Five things we learnt from our In Conversation video chat with Ella Mai

The London-born artist on new album ‘Heart On My Sleeve’, UK R&B and going into the studio with J. Cole

Pulling back the curtain and giving listeners a peek into the depths of her soul, on her second album Ella Mai is turning inward. The appropriately named ‘Heart On My Sleeve’ (out May 6) sees the London-born R&B artist embark on a personal journey, granting us more unfiltered access to her inner musings than on previous releases.

It’s the follow-up to Mai’s stellar, self-titled debut, released in 2018. Going double platinum in the US, the record was a smash – it’s success spearheaded by the chart-dominating, Grammy-award winning lead-single ‘Boo’d Up’.

Now, though, Mai is embarking on her next musical chapter. This new era carries with it a new sense of wisdom and transparency; a viewpoint only reached by coming into her womanhood and embracing all of loves challenges with open arms.


Ahead of the release of ‘Heart On My Sleeve’, Ella Mai joined us for the latest edition of NME’s In Conversation series, discussing the creation process for her new record, collaborating with J. Cole, the UK R&B scene, and her excitement to return to the stage. Here’s what we learned.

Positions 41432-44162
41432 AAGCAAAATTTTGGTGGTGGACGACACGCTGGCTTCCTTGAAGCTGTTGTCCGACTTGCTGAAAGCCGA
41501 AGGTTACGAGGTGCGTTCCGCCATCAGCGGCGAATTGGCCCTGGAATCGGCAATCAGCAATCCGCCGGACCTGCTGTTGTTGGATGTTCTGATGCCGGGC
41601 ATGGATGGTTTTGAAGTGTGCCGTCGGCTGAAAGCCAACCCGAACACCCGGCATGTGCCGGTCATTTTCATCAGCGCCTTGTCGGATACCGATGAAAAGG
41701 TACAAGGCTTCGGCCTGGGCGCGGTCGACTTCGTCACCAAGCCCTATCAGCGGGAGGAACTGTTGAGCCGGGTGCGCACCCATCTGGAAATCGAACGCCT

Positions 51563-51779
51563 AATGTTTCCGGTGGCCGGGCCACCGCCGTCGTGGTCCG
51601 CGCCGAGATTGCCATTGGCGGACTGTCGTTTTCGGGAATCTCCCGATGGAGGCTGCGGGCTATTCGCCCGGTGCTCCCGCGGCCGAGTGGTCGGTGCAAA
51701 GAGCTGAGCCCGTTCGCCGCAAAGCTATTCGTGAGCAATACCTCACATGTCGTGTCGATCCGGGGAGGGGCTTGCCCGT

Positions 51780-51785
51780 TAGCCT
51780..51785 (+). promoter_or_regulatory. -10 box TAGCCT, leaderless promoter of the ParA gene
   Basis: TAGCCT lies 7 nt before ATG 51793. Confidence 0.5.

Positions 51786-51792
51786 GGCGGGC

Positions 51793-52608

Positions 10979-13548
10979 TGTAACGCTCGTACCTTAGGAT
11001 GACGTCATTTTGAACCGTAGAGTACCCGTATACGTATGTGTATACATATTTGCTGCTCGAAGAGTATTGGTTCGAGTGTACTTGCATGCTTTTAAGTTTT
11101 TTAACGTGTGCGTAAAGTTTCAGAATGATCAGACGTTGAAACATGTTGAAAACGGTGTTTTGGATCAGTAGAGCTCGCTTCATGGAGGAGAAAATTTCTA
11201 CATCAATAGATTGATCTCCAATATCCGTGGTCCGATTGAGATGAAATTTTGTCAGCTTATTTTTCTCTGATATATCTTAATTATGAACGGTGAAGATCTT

New album ‘Heart On My Sleeve’ took two years to create

Having accumulated almost six billion streams on her debut album, the singer entered into the next phase of her career aware that the world sat in joyous anticipation of her next release. Fortunate enough to be granted the time and space to work at her own pace by her label, and wielding a considerable amount of creative control, Ella Mai took the time to pause and figure out exactly what it was she wanted to say.

“Everything you could think of was going through my mind,” she says of the process. “I hadn’t been in the studio for a while because I had toured all of 2019. So, in 2020 when I first started the album I had to connect again to the studio.”

Admitting that finding her rhythm was a lot harder the second time around, the Mai’s feelings oscillated between excitement and confusion throughout the creation process.